We provide some guidance on what is considered “made for kids” below, but we cannot provide legal advice. If you are unsure whether your videos meet this standard, we suggest you seek legal counsel.
According to the FTC’s guidance on COPPA, a video is child directed (which we call “made for kids”) if:
When deciding whether or not your channel or video is made for kids, you should consider various factors, including:
How old is a kid? The age of a "kid" in the United States is defined as anyone under the age of 13. However, the age of a kid may be higher in other countries, so consider the factors described above as appropriate given how kid is defined in applicable laws in your country, and consult legal counsel if you have additional questions.
Note: As a creator, you know your videos and your audience best, and it is your legal responsibility to comply with COPPA and/or other applicable laws and designate your content accurately. If you fail to categorize your content correctly, there may be consequences on YouTube. Additionally, there may be legal consequences under the Children’s Online Privacy Protection Act (COPPA) or other applicable local laws.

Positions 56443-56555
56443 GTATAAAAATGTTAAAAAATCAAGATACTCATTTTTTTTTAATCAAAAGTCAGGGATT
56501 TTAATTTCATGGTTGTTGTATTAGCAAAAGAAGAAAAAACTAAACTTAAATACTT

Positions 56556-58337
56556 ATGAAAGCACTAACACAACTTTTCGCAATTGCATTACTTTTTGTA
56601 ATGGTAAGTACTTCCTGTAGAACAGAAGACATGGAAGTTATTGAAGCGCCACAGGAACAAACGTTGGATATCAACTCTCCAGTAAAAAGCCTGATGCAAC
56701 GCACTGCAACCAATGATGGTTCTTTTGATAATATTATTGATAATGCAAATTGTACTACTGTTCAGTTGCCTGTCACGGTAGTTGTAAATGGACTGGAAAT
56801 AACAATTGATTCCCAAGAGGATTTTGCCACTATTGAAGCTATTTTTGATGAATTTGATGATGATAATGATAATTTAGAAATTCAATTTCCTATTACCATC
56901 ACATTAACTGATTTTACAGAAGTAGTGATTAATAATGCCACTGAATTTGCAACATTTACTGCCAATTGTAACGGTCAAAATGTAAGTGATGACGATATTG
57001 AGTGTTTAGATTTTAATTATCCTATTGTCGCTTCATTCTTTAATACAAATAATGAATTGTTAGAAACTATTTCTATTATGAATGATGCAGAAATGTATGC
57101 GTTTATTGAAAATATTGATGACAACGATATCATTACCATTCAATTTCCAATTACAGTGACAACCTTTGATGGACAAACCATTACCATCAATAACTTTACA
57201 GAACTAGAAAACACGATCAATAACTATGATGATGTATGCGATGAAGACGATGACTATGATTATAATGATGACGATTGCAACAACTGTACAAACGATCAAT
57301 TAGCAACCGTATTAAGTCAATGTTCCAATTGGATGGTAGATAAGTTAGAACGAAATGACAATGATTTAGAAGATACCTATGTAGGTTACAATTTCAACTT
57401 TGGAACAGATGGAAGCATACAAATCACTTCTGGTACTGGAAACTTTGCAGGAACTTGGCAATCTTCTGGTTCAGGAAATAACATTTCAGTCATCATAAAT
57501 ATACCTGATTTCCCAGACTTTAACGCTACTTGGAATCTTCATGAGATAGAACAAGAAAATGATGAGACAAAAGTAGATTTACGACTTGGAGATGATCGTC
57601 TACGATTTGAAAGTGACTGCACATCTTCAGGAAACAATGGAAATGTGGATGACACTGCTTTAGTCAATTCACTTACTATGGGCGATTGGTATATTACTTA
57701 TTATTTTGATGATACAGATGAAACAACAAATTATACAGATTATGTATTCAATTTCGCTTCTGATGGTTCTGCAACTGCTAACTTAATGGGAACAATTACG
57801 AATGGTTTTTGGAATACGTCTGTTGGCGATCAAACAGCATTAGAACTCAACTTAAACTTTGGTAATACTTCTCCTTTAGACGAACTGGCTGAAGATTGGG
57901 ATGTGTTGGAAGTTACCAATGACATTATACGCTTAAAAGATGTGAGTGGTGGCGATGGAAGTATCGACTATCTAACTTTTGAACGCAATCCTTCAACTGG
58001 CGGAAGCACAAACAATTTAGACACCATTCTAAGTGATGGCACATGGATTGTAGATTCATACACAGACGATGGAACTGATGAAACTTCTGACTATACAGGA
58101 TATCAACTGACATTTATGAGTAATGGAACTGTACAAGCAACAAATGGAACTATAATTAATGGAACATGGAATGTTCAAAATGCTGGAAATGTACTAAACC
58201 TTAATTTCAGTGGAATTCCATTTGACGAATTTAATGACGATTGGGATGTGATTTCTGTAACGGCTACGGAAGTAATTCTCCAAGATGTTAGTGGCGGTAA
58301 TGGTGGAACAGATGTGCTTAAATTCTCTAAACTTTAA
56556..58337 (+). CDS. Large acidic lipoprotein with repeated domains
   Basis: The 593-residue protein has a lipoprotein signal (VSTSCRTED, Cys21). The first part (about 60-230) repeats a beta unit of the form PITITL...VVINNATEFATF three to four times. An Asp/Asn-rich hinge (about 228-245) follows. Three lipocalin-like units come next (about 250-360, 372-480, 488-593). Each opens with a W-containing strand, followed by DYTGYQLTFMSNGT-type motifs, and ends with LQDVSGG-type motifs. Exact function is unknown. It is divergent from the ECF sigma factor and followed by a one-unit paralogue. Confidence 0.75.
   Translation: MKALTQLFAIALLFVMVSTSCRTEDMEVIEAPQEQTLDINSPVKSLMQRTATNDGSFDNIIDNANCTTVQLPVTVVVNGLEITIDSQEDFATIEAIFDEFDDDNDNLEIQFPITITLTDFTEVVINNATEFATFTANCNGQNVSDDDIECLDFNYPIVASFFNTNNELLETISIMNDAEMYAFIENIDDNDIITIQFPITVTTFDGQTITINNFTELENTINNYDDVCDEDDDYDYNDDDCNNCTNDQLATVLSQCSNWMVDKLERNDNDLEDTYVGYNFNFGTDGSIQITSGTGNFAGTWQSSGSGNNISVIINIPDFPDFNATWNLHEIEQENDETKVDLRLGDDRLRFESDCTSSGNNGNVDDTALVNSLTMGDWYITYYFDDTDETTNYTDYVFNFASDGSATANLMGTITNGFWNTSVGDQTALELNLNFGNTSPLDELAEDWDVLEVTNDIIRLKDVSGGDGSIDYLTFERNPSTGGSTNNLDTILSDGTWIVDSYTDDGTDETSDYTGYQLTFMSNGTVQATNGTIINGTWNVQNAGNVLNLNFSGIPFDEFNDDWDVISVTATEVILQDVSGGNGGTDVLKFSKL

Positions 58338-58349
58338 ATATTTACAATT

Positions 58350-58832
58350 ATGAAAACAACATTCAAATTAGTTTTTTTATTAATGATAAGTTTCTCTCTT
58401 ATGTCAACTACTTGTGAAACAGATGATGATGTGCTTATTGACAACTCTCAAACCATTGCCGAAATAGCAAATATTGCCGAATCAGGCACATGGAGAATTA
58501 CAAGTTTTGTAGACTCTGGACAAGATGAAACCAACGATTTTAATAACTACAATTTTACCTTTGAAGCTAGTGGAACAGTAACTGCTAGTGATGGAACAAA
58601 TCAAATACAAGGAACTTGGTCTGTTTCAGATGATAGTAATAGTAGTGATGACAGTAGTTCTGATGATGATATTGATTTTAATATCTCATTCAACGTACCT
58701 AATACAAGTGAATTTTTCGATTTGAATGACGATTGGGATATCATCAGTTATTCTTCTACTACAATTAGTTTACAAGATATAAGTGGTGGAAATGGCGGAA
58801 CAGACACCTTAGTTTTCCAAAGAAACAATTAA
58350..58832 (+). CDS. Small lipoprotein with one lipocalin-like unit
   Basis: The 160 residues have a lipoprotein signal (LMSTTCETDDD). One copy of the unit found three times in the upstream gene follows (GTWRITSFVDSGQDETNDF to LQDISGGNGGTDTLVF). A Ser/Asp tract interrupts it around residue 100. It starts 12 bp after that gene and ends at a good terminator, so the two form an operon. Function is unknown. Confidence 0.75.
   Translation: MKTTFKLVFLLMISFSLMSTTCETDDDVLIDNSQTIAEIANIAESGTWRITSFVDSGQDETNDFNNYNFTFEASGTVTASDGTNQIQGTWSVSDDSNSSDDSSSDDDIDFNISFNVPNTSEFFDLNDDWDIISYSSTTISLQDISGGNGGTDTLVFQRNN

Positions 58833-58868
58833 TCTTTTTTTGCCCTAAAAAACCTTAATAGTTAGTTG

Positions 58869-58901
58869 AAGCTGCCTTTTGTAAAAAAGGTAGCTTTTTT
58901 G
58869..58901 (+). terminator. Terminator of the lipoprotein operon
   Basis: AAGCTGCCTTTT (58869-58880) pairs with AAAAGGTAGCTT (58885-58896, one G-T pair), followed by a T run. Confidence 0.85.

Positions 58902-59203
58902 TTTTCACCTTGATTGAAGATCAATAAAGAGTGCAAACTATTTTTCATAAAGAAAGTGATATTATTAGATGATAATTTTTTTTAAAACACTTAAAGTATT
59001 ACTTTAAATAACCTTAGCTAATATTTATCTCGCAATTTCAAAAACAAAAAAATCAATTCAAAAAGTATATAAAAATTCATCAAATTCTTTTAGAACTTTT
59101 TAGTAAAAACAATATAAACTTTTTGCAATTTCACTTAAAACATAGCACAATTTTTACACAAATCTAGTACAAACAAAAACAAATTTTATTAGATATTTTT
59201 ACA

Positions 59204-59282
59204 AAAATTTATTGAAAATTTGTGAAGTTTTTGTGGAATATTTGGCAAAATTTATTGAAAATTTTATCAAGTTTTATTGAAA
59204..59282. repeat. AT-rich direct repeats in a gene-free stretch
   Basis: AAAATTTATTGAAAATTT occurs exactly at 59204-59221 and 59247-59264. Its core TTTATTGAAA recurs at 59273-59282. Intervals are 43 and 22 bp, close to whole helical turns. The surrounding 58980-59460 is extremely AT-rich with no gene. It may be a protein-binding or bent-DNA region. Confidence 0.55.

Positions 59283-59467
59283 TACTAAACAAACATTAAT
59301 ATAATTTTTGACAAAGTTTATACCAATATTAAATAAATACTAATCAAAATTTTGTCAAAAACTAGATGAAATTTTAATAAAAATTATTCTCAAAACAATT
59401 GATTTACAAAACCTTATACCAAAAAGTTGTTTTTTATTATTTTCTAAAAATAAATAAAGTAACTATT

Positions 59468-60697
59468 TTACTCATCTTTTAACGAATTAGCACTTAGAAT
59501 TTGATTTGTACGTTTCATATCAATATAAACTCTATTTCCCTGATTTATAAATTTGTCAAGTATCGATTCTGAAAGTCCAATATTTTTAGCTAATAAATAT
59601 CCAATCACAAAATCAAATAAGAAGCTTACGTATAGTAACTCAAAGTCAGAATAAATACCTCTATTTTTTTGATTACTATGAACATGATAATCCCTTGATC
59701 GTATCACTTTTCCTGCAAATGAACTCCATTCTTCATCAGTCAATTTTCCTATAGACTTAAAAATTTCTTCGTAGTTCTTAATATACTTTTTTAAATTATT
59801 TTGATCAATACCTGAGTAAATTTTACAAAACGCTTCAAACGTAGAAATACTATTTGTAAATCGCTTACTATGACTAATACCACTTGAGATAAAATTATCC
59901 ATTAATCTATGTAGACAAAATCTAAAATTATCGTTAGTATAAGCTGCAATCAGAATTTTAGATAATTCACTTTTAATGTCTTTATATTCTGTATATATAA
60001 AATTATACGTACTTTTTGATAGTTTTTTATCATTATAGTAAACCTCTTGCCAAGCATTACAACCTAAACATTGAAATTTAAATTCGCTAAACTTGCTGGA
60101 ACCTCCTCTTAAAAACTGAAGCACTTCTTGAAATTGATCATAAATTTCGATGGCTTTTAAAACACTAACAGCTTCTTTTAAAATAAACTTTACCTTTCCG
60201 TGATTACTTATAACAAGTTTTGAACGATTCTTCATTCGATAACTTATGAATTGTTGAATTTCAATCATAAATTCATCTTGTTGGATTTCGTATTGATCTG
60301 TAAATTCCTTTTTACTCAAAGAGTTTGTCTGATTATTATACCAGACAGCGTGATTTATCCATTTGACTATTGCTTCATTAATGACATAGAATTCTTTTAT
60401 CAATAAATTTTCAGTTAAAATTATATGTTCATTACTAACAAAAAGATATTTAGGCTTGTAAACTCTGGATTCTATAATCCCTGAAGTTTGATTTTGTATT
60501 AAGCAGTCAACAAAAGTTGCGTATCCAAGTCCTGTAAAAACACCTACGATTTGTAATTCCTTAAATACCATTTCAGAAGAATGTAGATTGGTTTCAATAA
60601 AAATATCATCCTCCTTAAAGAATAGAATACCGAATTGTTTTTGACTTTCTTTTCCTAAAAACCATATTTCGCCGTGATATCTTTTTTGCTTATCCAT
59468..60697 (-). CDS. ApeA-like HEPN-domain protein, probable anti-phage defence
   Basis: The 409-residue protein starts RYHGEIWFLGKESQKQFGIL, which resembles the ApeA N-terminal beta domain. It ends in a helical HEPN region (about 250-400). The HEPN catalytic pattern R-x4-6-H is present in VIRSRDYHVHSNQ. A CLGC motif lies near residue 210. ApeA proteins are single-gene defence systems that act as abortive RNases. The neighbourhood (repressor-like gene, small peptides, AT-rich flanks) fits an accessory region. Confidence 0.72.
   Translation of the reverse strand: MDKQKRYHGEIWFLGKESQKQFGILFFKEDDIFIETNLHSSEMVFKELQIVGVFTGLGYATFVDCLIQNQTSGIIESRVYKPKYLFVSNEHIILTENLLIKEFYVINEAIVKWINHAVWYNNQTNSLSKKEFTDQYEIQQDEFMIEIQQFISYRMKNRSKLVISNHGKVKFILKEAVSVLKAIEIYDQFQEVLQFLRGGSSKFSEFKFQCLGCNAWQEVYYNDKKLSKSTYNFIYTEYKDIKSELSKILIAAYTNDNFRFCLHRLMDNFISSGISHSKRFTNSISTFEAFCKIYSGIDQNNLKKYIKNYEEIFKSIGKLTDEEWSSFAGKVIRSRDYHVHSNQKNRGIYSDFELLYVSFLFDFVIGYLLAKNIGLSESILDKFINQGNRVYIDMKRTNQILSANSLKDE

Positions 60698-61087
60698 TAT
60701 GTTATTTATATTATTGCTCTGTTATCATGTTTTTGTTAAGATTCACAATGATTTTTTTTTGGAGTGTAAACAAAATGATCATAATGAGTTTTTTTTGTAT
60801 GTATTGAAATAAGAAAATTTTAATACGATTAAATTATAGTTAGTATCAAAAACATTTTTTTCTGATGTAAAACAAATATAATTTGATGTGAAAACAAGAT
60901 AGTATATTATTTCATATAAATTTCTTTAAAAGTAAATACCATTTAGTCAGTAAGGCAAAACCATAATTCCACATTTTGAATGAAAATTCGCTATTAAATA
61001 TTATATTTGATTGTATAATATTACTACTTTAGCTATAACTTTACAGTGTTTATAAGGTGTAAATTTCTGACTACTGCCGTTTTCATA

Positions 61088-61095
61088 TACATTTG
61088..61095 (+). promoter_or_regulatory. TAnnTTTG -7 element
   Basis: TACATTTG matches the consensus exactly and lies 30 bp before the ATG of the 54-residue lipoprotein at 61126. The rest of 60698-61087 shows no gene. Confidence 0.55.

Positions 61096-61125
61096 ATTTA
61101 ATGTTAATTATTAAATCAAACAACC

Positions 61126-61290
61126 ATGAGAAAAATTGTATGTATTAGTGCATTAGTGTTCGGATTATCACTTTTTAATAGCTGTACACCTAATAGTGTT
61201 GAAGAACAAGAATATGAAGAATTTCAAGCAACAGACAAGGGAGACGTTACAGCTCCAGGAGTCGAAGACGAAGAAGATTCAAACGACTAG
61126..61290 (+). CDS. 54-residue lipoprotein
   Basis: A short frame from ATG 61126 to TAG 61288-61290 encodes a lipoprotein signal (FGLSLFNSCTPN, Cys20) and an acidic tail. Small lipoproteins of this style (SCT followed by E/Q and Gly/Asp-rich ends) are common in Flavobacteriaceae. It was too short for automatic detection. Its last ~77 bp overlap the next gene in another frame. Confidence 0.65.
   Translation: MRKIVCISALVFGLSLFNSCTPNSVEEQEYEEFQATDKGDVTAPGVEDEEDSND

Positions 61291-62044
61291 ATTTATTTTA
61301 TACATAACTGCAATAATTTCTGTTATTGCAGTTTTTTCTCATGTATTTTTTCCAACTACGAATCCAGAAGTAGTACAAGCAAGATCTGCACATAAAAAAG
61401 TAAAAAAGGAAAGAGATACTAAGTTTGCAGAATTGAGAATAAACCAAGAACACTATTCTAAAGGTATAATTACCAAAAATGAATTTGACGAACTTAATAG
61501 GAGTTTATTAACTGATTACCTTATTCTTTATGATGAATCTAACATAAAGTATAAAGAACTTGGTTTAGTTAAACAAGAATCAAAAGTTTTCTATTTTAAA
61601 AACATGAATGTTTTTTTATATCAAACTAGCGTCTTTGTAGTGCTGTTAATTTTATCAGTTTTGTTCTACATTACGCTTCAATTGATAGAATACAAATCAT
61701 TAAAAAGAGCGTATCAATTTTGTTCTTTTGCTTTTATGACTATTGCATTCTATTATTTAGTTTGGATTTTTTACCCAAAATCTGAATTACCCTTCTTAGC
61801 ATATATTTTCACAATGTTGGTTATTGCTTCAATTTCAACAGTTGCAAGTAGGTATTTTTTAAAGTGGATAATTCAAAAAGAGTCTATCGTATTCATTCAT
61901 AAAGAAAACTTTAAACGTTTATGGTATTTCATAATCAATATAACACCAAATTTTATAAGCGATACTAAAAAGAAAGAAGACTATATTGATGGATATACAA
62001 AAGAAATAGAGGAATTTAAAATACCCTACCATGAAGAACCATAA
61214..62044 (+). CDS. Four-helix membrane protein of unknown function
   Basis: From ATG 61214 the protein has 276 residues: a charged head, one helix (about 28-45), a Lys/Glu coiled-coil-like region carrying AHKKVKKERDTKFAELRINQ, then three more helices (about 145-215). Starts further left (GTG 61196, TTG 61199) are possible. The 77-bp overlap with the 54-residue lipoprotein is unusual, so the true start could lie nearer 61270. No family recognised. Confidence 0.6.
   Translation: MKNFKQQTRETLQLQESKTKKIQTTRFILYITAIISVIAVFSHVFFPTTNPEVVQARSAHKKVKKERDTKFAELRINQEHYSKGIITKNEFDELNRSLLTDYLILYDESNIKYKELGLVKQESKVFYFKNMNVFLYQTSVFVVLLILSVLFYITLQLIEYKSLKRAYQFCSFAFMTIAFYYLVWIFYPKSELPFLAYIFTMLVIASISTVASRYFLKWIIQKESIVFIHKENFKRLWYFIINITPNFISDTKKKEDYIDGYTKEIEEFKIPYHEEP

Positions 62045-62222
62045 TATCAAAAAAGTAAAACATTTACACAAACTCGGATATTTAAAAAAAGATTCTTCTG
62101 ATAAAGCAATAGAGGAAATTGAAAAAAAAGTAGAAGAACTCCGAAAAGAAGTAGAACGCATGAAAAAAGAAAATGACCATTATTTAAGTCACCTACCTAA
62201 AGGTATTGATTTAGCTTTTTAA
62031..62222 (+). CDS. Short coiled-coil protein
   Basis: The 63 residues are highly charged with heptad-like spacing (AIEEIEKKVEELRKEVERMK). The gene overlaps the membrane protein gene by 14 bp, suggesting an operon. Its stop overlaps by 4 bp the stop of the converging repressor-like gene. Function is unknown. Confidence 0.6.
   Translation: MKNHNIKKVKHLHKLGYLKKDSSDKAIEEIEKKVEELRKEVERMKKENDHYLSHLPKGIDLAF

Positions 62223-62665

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Following a large settlement with the FTC. In 4 months children's content will be treated completely differently
Google and YouTube Will Pay Record $170 Million for Alleged Violations of Children’s Privacy Law. FTC, New York Attorney General alleges YouTube channels collected kids’ personal information without parental consent. Read the full statement here
Responsibility is our number one priority at YouTube, and nothing is more important than protecting kids and their privacy.
We’ve been significantly investing in the policies, products and practices to help us do this. From its earliest days, YouTube has been a site for people over 13, but with a boom in family content and the rise of shared devices, the likelihood of children watching without supervision has increased.
We’ve been taking a hard look at areas where we can do more to address this, informed by feedback from parents, experts, and regulators, including COPPA concerns raised by the U.S. Federal Trade Commission and the New York Attorney General that we are addressing with a settlement, announced today.